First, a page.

According to gulf news, Boeing has offered new details on its proposed passenger aircraft deal with Iran and rejected suggestions that it had not done sufficient homework in identifying end users of the planes.
In a letter to congressional critics of the politically delicate deal, Boeing said Iran Air, the national airline, intended to buy 80 passenger planes in a variety of models worth $17.6 billion and lease 29 of the company’s 737s, with deliveries projected to begin as early as next year.
The letter, by Tim Keating, vice president of government operations, also said “we have a vigorous compliance mechanism at Boeing with regard to the screening of all parties with which we do business.”
Keating wrote that Boeing had strictly adhered to dealings with Iranian entities approved by US sanctions monitors.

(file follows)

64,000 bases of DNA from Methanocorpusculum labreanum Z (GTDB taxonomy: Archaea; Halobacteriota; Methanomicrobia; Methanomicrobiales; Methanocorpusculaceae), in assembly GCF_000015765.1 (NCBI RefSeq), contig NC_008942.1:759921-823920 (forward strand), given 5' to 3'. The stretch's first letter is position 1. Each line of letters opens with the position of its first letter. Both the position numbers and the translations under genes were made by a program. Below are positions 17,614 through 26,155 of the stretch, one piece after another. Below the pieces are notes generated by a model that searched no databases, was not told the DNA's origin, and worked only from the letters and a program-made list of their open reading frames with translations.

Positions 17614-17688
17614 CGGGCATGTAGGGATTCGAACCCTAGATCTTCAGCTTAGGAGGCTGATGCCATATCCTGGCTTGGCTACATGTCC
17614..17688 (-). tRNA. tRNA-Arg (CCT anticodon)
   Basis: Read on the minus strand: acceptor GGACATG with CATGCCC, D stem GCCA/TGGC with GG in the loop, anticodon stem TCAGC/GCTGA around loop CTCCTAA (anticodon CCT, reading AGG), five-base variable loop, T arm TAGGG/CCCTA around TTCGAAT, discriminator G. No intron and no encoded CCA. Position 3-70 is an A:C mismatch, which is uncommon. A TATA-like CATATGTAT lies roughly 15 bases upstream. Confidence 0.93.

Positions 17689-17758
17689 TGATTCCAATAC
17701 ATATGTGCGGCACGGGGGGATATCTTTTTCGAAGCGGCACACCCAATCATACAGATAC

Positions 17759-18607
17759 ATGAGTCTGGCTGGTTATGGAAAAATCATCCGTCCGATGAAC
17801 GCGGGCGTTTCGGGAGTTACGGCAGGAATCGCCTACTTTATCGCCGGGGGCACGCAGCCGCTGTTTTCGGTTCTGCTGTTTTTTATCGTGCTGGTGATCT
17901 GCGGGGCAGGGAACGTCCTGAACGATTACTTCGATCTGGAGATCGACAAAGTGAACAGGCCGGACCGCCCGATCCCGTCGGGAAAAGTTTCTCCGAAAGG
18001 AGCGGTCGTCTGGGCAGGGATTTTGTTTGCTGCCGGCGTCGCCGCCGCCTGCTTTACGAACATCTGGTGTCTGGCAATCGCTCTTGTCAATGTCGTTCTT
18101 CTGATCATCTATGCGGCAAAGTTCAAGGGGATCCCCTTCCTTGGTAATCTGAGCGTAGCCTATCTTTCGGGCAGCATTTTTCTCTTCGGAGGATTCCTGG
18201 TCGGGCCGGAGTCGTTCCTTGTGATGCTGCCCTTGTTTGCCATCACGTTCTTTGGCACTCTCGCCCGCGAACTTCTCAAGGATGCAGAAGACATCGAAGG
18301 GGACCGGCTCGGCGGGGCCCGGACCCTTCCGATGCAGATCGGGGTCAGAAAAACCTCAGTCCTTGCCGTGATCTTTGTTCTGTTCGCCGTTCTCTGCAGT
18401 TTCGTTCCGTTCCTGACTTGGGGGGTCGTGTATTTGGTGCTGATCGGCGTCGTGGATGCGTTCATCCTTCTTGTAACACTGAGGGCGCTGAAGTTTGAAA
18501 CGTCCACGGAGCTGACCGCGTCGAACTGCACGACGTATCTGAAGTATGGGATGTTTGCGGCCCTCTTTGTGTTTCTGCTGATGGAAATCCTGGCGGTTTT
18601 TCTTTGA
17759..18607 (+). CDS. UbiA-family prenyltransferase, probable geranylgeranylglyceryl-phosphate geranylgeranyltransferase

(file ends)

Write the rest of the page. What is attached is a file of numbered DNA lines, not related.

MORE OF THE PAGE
“We could not, as a corporation, be reasonably expected to have better intelligence resources than that of the US government,” Keating wrote. “Therefore, we do rely upon the US government to provide the information needed for us to remain compliant.”
Boeing’s proposed deal with Iran Air, disclosed this month, is potentially one of the most significant economic outcomes of the international nuclear agreement with Iran that took effect in January, which rescinded or eased many sanctions in exchange for Iran’s verifiable commitments to peaceful nuclear activities.
Among the eased sanctions was a relaxed prohibition on Iran’s ability to acquire aircraft for the national airline’s ageing commercial fleet.
Iran also has negotiated an agreement with Airbus, Boeing’s major competitor, to acquire more than 100 aircraft.
The sale and lease of Boeing jetliners, if completed, would constitute the biggest American business transaction with Iran since the 1979 Islamic revolution.